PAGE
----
In terms of my expectations of others, I find I’ve gotten clearer with myself and with them, about what I need (including my wife - especially my wife - I’m listening to her with more empathy now, and I’m also articulating my emotional needs better). I did ask that my wife attend a group for partners of addicts. At first she did it for me, but as she saw the positive effect it was having on her own emotional well-being, she really started taking ownership of it, and she still attends & has made friends there (they go for walks & meet up now outside group). Addiction affects everyone in the family, whether they’re the addict or not.

It’s about understanding and communication. Understanding myself, to better understand how I can relate to others; communicating with others in ways that respect me, and respect them. And all of that, I learned in my recovery program. :innocent:

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Hi Jenny and welcome :slightly_smiling_face:

For me, I knew for years that my drinking wasn’t doing me any favours but it reached a point where it was really impacting on my daily life and those around me and I knew it had to stop. Moderation wasn’t an option either as I’d always miserably fail. I reached a point where I was eventually prepared to do whatever it took, bit the bullet and buckled myself in for the sober rollercoaster ride. Acceptance that I was a better person not drinking played a huge role too and took a long time to come to terms with.
I’m almost at 2 years now and am so grateful everyday that I made that choice.
I used to believe that rock bottom was when something really bad happened ie life changing as a result of my drinking. But they were all warning signs that I was reaching levels closer to rock bottom. Because rock bottom is actually the end, somewhere you can never come back from. And knowing that I was spiralling closer to that point scared the beejeezus out of me, enough to make me want to stop.

I don’t have a partner now but the person I was with didn’t want to lose his drinking buddy so it made it incredibly difficult. Yes, your drinking is your responsibility but I think some understanding, support and boundaries that you are both happy to work with really help x


Hi Jenny :wave:

I didn’t stop drinking because of a particular event or situation, I was just feeling quite pathetic in general and thought that if I could be more useful (eg designated driver), more present/engaged in my relationships and also be able to contribute more financially at home then it would help my self esteem. It definitely has.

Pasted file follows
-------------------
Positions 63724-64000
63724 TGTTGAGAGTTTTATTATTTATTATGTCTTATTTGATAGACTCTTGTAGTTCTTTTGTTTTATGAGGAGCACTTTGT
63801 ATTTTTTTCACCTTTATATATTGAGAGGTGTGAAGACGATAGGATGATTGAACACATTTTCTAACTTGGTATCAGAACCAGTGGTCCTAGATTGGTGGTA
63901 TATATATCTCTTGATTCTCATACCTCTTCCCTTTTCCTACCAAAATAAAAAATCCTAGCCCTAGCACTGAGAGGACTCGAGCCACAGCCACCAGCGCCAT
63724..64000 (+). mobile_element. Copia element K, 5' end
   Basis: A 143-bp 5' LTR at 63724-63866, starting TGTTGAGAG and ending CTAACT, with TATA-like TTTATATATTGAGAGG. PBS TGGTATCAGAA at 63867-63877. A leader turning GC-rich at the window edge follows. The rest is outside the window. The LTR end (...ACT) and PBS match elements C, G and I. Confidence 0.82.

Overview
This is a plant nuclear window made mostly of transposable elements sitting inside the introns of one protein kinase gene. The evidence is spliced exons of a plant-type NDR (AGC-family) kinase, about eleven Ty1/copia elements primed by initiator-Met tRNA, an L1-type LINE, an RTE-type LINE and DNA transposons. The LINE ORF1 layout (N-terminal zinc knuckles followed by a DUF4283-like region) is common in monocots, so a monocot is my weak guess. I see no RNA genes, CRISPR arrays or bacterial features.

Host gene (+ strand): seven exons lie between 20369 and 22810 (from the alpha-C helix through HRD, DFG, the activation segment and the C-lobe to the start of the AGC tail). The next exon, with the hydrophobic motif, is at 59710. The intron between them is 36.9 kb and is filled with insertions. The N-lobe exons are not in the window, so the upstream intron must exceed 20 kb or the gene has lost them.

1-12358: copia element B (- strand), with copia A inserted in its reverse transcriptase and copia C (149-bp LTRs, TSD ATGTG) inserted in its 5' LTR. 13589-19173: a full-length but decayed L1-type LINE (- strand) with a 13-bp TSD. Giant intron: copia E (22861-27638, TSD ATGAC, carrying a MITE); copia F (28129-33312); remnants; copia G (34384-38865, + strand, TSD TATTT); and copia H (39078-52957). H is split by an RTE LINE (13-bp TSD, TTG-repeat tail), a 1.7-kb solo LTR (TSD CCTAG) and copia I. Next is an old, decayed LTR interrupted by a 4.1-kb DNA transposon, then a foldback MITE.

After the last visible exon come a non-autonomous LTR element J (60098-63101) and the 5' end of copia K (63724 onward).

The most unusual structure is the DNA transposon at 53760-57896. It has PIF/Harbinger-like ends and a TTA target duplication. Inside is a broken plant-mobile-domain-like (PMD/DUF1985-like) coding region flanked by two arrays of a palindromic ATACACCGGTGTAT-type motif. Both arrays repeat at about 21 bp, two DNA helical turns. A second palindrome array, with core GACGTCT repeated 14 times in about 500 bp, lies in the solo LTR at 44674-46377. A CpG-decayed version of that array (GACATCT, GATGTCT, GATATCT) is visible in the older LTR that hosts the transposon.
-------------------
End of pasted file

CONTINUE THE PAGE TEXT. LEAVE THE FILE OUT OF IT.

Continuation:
My wife still drinks sometimes (not at the moment though as she is housing a baby, presently). It doesn’t effect me if she does as my reasons for getting sober are all very internal.

Hope you are feeling the benefits of a clear head soon :+1:


Hello and welcome. Things to consider that Ifeel helps: no two “bottoms” are the same. Shit, AA would be so boring if they were.
Remembering we have absolutely no control of anything or anyone other than ourselves.
Most importantly, we don’t have to or need to drink booze again.
Reading the big book of AA helps, a lot.

Stick around, it’s all about the healthy and happy!


I’m on day 9 now. Today has definitely been the hardest since I always feel super motivated in the beginning and then slowly my internal reasoning starts to doubt my commitment. Also, had a super stressful day at work but I’m hanging on strong. At least for today. I’m looking into online meet ups and support groups.

Hi Jenny, the more you educate yourself on the science of alcohol, the easier it should become to quit. Also, moderation is just fucking exhausting. When you just accept that you no longer drink, you take a major anxiety producing decision off the table. That is freedom.

You may enjoy The Luckiest Club for an online sobriety community with meetings. I also attend my local AA. Glad you are here, Jenny.


Hi Jenny. Just wanted to say hello, I also work in mental health and have not hit rock bottom. But I’ve crossed some lines I’m not proud of and the biggest factor for me is not being able to resist when I want to. I don’t “look” like an addict, and I’ve even had a therapist tell me I was not addicted :roll_eyes: I will also be dealing with family members who are not sober and are codependent (oh you’re having a bad day, just one glass of wine won’t hurt!). I’ve tried and failed moderation over and over, I’ve tried cutting out some things and not others (cannabis) and it never works so I know it’s a problem. But here I am; not sober yet but I’ve started attending meetings for the first time and I’m on this app. It’s coming for me!